Coffee & Creatives #9: "Black Coffee/Black Punk" with Ikil Oriion

The return of the Zines' well received Coffee & Creatives interview sessions has been much looked forward to at our digital offices. It's first appearance outside the Coffee Culture season brings an artist who has been described as "the most refreshing and exciting artist I have seen in dog years" by influential voices from ITV to name but one. 

IKIL ORIION (Remember that name!) is no stranger to the Zine and it's no wonder with his album Paranoise Void receiving many recommendations including a top five placing on our Essential 20:12 list last year. Following a coffee in the buzzing streets of the capital it was decided that a Coffee & Creatives feature was a must! Read on to discover more about Ikil Oriion's take on life, music and coffee...

Describe your relationship with coffee for us…
I remember coffee brewing in my grandparents home when I was a little kid. The smell and aroma always left a lasting impression on me. There was always something special about being awaken by the scent simultaneously having jazz, blues and gospel music in the air so to me being from New Orleans coffee goes hand in hand with the culture… music, food and coffee… The Holy Trinity! 

Has coffee ever influenced your music, however indirectly?

Coffee shops has been known to be a haven for poets, writers and musicians.
A place to create and feel inspired, so some of my earliest shows I performed at
Took place in coffee shops incorporating live music, spoken word and art.
Just being in a coffee shop adds a certain level of calmness that fuels the creativity. For me personally it wasn`t so much coffee directly influenced me, but the Atmosphere and vibe of real cool coffee shops has been a source of inspiration on multiple levels.

What’s the best coffee you’ve ever had and where was it?

The one and only Chicoree coffee in New Orleans and also authentic Ethiopian Coffee in London of all places (Camden Town Stables Market).

You’ve lived in various places around the world. Did you notice any difference in the culture of coffee between them?

Pretty much all the places I have lived in such as New Orleans, Japan, Brazil and now in London all share a certain love affair with coffee. The only exception I would have to say is in Los Angeles where coffee is seen to be the Anti-Christ (Lol!)

You’re a busy man – what projects are you working on at the moment?

One of my primary focuses at the moment is launching my multi-media brand
Rebel Glitz LTD. Which is going to consist of music production, new recordings, clothing/fashion, literary works, acting / modelling vegetarian food projects co branding. I am also in the process of soon to be recording two separate EP projects (as yet untitled) with veteran producers Mark Wallis of (U2, The Smiths, and Talking Heads) and I am about to start working on a new post rock/dub/electro/xperimental Project with Larry Love of the group Alabama 3….aside from that I want to tour a lot this year as I am working with my new band based in London … The Asteroidz!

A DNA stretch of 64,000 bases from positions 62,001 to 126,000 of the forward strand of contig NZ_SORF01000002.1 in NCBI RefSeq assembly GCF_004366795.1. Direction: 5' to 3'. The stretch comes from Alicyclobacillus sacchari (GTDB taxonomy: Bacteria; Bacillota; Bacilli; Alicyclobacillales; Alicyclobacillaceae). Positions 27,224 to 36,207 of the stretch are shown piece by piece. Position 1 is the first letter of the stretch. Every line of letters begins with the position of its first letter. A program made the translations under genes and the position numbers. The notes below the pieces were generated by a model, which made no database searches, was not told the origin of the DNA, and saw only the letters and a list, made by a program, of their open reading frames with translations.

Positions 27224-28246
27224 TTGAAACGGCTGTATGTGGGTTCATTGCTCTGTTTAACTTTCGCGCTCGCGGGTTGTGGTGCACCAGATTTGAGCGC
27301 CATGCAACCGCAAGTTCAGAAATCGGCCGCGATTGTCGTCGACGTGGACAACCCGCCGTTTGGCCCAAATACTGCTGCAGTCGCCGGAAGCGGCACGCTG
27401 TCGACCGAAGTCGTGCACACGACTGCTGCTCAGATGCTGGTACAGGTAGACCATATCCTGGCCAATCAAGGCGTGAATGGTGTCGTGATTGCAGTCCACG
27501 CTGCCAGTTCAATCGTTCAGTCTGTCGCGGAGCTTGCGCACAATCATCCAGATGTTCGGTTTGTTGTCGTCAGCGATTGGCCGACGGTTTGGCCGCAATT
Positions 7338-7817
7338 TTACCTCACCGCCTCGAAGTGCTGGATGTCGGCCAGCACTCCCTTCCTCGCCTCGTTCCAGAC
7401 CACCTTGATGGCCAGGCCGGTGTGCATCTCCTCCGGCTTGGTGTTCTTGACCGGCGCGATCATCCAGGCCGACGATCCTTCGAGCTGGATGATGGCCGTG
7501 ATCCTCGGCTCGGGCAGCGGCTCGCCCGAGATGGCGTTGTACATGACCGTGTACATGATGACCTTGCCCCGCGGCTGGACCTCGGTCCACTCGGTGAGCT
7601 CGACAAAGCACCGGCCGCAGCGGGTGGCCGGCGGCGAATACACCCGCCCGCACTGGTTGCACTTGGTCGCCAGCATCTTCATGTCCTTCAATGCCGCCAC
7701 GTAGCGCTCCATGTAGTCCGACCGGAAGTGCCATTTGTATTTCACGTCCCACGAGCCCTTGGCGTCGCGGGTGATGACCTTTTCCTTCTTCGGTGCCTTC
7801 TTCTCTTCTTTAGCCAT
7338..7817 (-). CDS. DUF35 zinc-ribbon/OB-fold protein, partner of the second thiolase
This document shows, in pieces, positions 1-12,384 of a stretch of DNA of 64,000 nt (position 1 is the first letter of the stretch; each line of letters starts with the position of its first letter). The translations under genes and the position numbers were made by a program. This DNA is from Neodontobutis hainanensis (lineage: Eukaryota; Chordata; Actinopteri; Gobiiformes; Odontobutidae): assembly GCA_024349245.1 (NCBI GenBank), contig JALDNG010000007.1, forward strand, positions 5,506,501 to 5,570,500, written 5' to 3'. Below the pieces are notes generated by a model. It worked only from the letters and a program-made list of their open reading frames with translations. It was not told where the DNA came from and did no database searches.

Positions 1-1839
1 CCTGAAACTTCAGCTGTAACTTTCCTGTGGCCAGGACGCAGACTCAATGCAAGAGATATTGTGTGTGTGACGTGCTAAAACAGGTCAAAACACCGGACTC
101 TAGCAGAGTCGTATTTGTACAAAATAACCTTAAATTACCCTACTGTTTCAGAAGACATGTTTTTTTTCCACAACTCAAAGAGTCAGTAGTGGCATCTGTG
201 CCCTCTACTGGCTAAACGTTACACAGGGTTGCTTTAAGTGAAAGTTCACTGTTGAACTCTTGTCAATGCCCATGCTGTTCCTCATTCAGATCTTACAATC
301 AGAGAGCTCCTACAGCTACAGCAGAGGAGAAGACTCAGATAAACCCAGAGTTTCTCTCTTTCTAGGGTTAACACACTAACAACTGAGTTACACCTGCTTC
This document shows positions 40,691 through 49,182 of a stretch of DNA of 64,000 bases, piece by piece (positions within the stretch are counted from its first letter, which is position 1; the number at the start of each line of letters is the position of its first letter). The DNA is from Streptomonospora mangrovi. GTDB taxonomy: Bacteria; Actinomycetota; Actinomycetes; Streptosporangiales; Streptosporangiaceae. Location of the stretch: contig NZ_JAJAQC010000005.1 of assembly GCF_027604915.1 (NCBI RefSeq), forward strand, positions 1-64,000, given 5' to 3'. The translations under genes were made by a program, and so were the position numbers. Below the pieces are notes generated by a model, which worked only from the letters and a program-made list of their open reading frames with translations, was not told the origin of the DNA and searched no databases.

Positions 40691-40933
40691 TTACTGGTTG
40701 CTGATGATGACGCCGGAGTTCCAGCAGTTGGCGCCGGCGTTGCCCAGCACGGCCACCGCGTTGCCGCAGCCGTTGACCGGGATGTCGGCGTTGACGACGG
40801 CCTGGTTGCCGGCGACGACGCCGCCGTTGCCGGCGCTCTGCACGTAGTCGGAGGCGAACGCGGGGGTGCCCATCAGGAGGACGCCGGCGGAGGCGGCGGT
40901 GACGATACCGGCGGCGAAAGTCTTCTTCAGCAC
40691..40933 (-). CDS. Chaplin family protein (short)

When we were planning this interview, you came up with its subtitle, ‘Black Coffee/Black Punk’. Tell us your vision of that title.

One of my favorite bands of all time and musical influences are Public Enemy.
The opening lyric/line to one of their infamous songs go “too black too strong”
so the minute you mentioned coffee & creatives that's the first thing that popped in my head. To me it's a great representation of where I came from musically being exposed to early old school hip hop like Run- DMC, Beastie Boys, LL COOL J and Public Enemy and on the punk side of the equation groups like Bad Brains,  The Clash, Sex Pistols. Both of these genres shaped me not only as a recording artist but as an individual as well, so the message I wanted to send with calling my piece Black Coffee/Black Punk is to let people know that skin color should not matter in the music industry, but unfortunately in 2013 it still does. Coffee is black and so were the originators  & pioneers of blues and what we call today Rock & Roll.

It`s crucial for people not to forget so many great legendary African Amercian artists who set the tone and created a form of music which is truly considered a universal language. This is my way of honouring and paying homage to the greats who came before; People like Chuck Berry, Howlin Wolf, Fats Domino, Muddy Waters, Robert Johnson, Jimi Hendrix ,Miles Davis and so many others too numerous to name.  All of these artists possessed a strong sense of flavor with a very unique distinct taste much like coffee.

Finally, you’re on tour at the moment. Where can we catch you and what can we expect? 

I always tell people to expect the unXpected!! Don`t be afraid of the unknown!! (lol lol). At my shows we like to call it exercising the demons, a baptism of fire, we get raw, down & dirty just like rock & roll was intended to be played -wild, loud & proud. We have 4 ex-clusive London shows - vastly approaching kicking off the first show on May 21st at The 12 Bar Club (on Denmark Street in Show), June 6th at The Islington, June 12th @ The Dublin Castle in Camden and June 18th at The Alley Cat. Doors for all the shows open at 7 pm  If I have anything to do with it the gigs will be sexy, sweaty and funky!

Interview by Sebastian Gahan. Photography by Yannick Lalardy. 

Make sure to check out Ikil Oriion's ANTI-SOCIAL MEDIA:


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